After a few minutes they come back and say things like "The planes aren’t flying to the US any more," and "We need to get visas". The groom’s family responds by shaking the ladies’ hands, saying things like "Oh, thank you maman", but this expression of gratitude is really cover for putting money into the ladies’ hands. (Whether this offers a cultural precedent for bribery and corruption is an exercise for the reader.) So it goes back and forth a few more times, including amusing theatrics from one of the ladies who is pretending to be a taxi driver, with the other claiming that they’re out of gas, or that they got stopped at a roadblock, and each time more money coming from the groom’s family to pay for these unexpected eventualities. And after a few more dog-and-pony shows, the groom’s family picks the right bride. My gentlemen friend observers noted that they went around a few times too many, which means they had to pay more in the end than they really ought to, and that this is poor form on the part of the groom’s family. But out came the bride and she sat down with the groom’s family.

Then the reverse discussion began, with the bride’s family seeking a suitable man for their little girl. Out came first an old man, followed by a kid (probably a student at the lycee), and then finally the real groom (and possibly another?), covered and veiled the way the brides were. The bride’s family picked the groom correctly, and out he popped wearing a shirt that I swear to god looked like the NES cartridge for Legend of Zelda. I’d post a picture but I don’t have the memory card reader right now. With the happy couple united, the bride went off to change into an outfit of the same fabric. They were quite brilliant.

Then was the actual wedding ceremony. This involved reading some stuff from the Bible (P.S. J-C’s family is very Christian), saying some vows, and notably after the bride had finished her vows, she poured some soda into a cup, and after the groom had finished his, he poured a different soda into the same cup. The idea being that, as these two drinks are no longer separable, so it is with this couple.

Then we ate a lot.

Other neat trivia: the groom’s family also decided to go home a little earlier than strictly called for, which was extremely poor form, since this meant they had to hurry the bride out of what is no longer her home and (among other things) wedding photos. My gentleman friend observer called them on this, but they just kind of rudely brushed him off.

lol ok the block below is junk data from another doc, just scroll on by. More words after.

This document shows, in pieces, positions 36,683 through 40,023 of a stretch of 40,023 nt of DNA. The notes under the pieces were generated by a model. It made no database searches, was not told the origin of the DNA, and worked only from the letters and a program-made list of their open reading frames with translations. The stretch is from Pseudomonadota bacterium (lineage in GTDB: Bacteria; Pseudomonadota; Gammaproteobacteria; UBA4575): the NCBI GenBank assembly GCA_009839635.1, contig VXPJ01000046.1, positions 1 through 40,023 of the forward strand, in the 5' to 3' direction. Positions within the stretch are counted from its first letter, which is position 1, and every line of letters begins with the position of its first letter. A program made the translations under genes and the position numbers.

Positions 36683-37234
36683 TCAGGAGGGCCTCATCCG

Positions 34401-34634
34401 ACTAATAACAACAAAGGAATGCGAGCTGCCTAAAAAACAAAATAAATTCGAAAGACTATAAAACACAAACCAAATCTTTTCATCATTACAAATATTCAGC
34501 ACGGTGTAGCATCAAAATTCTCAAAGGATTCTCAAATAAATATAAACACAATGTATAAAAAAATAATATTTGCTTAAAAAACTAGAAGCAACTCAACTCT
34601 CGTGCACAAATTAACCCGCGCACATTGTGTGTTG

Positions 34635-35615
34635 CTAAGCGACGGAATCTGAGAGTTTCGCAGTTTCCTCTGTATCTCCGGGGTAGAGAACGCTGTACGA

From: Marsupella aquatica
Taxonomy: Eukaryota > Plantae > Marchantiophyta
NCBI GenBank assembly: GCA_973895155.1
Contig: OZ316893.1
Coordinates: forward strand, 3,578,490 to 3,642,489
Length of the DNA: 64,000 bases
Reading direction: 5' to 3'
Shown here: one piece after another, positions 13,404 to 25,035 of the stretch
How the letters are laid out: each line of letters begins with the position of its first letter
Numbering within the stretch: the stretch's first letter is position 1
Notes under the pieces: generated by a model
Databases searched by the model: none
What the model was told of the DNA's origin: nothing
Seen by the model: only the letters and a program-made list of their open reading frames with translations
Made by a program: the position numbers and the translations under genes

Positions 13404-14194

Eventually it became 1 AM and I decided I was going to walk home, and my friend Celestin decided it would be prudent to walk me back. Then I had class the next day, but it was just giving tests so it wasn’t impossible.

I thought this wedding was so cool. Like Gus says, weddings tend to have a performance aspect to them, but it’s not often that you find weddings that have a narrative. I started to wonder a little bit what it would be like to have a wedding with an antagonist. How would that have to work? Would people pick up on it without ever having had the cultural background? Would a note like "With antagonist played by Paul Herbig" on the invitation or something like that suffice? Would people get legitimately upset with the people who were "holding up" the wedding, not realizing that what they were seeing actually was the wedding?

Side note, in these modern enlightened times, when you want a wife, you go to the bride-to-be’s grandmother first, and she’s likely to ask you, "So where’s my wood?" And it’s OK to just give money — in Bamileke tradition you pay essentially everyone in the family for the bride instead of being paid by the bride ("dowry"). But in some households it is still obligatory to carry wood on your head to the grandmother in order for her to grant her permission.